Home Featured News One small step for man… progress in pop culture

One small step for man… progress in pop culture

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A column straight from the unorthodox mind of Jamie Miller. Often written during the middle of the night, Miller provides reviews of TV shows and movies, books, and details life through from his perspective (artwork by Abby Haywood/The Collegiate).

By Jamie Miller – 12:17 a.m.

Greetings dwellers of day and darkness, it’s me, “the arachnid-loving agnostic author,” Jamie Miller, here with another issue of Night Light. Now as many of you have probably heard, the TV show “Cops” has been cancelled after 32 seasons… a small eternity as far as television goes. The cancellation appears to be a result of the George Floyd protests, as it is seen by many to glorify the police and often demonize minorities and those of color. Now while I can’t confirm or deny that the show was full on racist I did tend to notice that a great many of the suspects were minorities, and as a pro wrestling superfan I can tell you having an unscripted live television show is not a very good idea.  However, this is not the first time “progress” has affected pop culture and vice versa. For proof of this, comrades, just read on.

“Star Trek” has been around for decades, and it’s given us many things, from the Vulcan salute to the iconic theme song. But did you know it also gave us the first or at least one of the earliest examples of an interracial kiss on television? I mean, the episode “Plato’s Stepchildren” was kind of goofy but the fact that Lt. Nyota Uhura, a black woman, and Captain James T. Kirk, a white man, kissed on screen is significant. The studio originally was going to film two scenes —  one with the kiss, one without it — as the studio was nervous about “rocking the boat.” Well, William Shatner, who played Kirk, intentionally messed up every other scene until the studio just decided to go with the kiss. And now while I’m not the biggest fan of Shatner or Kirk… I’m a Picard guy, I still have a great deal of respect for Shatner for doing what he did. It makes me proud to be a second generation Trekker. It’s just a shame that it took that long to have an interracial kiss on television and was the hard to even get it to air.

“Roseanne” was the tale of the blue collar Conners and their daily lives in the fictional town of Lanford, Illinois and was on for many years, and at the moment the spin-off around the other members of the family is still on air. If I’m being honest I never liked the show because Roseanne Barr always came across as a bit arrogant, not to mention hateful as exhibited by the Twitter comments she made when she was “Ambien tweeting.” My dislike is compounded by the fact that my mother ruined it for me by watching it for three years non-stop everyday. However, all of that being said the show was oddly enough pretty progressive for the time it began airing. And while some of the portrayals of these sensitive topics were done in what would be considered poor taste in today’s culture, the fact that they even tackled the subject, is impressive nonetheless. Take for example the episode “White Men Can’t Kiss.” The premise of the episode was that Barr’s son, DJ, doesn’t want to kiss a girl in a school play because she was African American. By the end of the episode, Barr is forced to confront the fact that despite her thoughts to the contrary, she has racist tendencies. Other episodes dealt with domestic abuse and mental illness, and there are countless more examples.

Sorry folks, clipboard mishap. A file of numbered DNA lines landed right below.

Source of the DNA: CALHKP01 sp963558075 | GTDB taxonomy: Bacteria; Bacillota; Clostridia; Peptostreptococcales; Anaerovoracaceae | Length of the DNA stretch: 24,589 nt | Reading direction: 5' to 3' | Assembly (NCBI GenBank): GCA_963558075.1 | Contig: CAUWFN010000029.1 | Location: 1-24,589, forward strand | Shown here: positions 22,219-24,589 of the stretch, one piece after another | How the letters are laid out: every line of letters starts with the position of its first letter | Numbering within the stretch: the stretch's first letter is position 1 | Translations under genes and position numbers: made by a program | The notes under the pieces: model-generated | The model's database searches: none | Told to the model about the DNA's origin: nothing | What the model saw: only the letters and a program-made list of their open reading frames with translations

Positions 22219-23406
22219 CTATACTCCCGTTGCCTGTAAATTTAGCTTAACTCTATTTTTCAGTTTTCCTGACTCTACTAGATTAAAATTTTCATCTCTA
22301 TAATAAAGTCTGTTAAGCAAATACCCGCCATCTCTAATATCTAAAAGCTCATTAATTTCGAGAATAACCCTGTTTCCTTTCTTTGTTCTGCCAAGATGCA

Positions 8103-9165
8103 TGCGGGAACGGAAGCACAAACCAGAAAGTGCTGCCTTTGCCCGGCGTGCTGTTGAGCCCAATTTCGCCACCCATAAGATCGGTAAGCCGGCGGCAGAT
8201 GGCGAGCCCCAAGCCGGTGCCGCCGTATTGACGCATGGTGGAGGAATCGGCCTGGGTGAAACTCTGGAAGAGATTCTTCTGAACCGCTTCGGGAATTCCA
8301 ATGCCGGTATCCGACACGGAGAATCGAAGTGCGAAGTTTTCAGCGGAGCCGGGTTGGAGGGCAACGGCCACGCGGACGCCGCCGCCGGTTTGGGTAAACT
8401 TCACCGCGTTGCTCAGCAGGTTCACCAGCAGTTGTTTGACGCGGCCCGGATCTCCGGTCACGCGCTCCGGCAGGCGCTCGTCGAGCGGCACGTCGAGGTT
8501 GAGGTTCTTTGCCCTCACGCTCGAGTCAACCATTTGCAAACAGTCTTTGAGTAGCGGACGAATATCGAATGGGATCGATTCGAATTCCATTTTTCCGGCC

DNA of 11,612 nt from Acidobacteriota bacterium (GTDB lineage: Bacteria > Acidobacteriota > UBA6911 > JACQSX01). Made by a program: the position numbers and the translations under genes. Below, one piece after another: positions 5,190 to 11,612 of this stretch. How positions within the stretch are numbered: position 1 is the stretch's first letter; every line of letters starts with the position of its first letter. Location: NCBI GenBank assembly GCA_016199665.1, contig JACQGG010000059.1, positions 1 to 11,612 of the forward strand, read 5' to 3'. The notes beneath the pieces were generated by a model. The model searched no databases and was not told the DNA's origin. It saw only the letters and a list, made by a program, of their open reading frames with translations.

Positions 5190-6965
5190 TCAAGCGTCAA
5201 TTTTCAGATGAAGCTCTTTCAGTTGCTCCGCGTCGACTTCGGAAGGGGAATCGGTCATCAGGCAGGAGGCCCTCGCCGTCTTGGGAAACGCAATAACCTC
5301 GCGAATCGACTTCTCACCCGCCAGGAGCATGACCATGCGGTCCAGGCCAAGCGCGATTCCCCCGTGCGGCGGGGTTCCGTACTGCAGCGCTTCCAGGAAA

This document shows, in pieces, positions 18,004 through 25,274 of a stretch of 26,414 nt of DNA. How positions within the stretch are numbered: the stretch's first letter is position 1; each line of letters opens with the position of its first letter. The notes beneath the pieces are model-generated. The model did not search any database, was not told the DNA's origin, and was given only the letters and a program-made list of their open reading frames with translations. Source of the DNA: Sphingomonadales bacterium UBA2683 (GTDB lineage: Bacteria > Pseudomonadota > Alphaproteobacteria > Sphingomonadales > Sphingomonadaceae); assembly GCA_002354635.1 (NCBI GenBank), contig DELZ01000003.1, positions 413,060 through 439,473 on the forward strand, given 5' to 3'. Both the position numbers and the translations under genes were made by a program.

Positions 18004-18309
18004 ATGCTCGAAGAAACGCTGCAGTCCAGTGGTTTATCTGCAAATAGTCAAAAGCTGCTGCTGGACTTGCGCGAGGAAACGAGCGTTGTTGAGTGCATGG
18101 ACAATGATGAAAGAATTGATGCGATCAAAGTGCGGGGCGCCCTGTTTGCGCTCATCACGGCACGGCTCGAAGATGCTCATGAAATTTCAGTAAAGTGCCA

This wouldn’t be a Night Light about progressive shows if I didn’t mention “Buffy The Vampire Slayer.” The tale of Buffy Summers, a young woman living in Sunnydale, California who is a “slayer,” a woman gifted with superhuman strength, agility, endurance and reflexes whose job it is to protect the human race from vampires, demons and other things that go bump in the night. The show broke many boundaries. For one, the female protagonist Buffy, much like Xena, is never a damsel in distress. The show is also an early example of a non-stereotypical LGBTQ relationship. In fact, one of the most powerful and prominent people on the show, Willow Rosenberg a nerdy witch, was a lesbian. Her relationship with her girlfriend is one of the most stable and healthy on the show for the most part. In fact, the show later had  one of the first portrayals of a lesbian  sex scene in television history. The show also tackled things like bullying, misogyny, domestic abuse, loss, addiction, and numerous other topics. The sister show “Angel ” a spin off of the show dealing with Buffy’s former lover the vampire Angel in Los Angeles  dealt with drug abuse, bigotry, the question of free will etc., but that is a story for another time and place.

So there you go. Living proof that while shows like “Cops,” “Live P.D.,” and the siamese cat scene from the 1955 version of “The Lady and the Tramp” aren’t the only example of progress and pop culture as in those cases they have aged poorly and in the case of the latter just plain racist, but pop culture can also be an ally to progress. A voice to the future. We just have to listen.

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